Because of her close relationship to several royal houses, Princess Margaretha of Denmark came to attend more royal events than most people. She liked to dress up and wear her pieces of jewellery and among her best jewels was a diamond floral tiara in the shape of five loops.
The origins of this tiara are uncertain – an older article says it first belonged to Queen Louise of Denmark, consort of King Christian IX, but its first known owner was her French-born daughter-in-law, Princess Marie.
This eccentric, gifted princess died at the age of only 44 in 1909, but the tiara reappeared after her second son, Prince Axel, married Princess Margaretha of Sweden in 1919. Margaretha continued to wear it throughout her life, which lasted until 1977.
In his book Juvelerne i det danske kongehus (2001) Bjarne Steen Jensen states that Margaretha’s second son, Count Flemming of Rosenborg, inherited the tiara “and it is now worn by Countess Ruth”.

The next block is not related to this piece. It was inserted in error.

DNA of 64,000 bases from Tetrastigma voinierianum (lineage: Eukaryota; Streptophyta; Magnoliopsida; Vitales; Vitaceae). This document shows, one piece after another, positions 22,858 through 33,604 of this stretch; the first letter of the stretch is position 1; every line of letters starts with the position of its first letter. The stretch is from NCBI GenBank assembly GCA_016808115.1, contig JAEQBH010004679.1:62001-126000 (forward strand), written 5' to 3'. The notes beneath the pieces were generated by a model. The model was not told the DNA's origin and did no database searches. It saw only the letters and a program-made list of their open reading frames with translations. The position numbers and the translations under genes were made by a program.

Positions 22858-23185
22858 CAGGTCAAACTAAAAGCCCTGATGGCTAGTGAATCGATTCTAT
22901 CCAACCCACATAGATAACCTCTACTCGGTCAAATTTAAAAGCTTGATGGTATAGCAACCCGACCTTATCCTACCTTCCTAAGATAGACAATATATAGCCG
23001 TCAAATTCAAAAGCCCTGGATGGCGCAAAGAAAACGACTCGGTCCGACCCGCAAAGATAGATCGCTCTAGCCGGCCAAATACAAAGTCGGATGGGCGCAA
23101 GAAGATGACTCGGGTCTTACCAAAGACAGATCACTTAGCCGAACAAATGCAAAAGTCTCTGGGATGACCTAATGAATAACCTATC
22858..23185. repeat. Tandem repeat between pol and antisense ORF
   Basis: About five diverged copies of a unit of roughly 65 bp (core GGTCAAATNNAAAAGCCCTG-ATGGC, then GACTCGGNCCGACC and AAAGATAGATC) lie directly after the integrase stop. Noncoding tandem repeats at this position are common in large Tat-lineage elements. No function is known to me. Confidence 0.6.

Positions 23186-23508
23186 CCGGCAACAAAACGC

Although presented as an indisputable fact this is, like much else in that book, a mere guess by the author. It is also completely wrong. Countess Ruth of Rosenborg has never worn her mother-in-law’s tiara and she has told me that upon Princess Margaretha’s death it was inherited by her eldest son, Prince Georg, who sold it off. The tiara’s current whereabouts are not known – or if it is still in existence at all.
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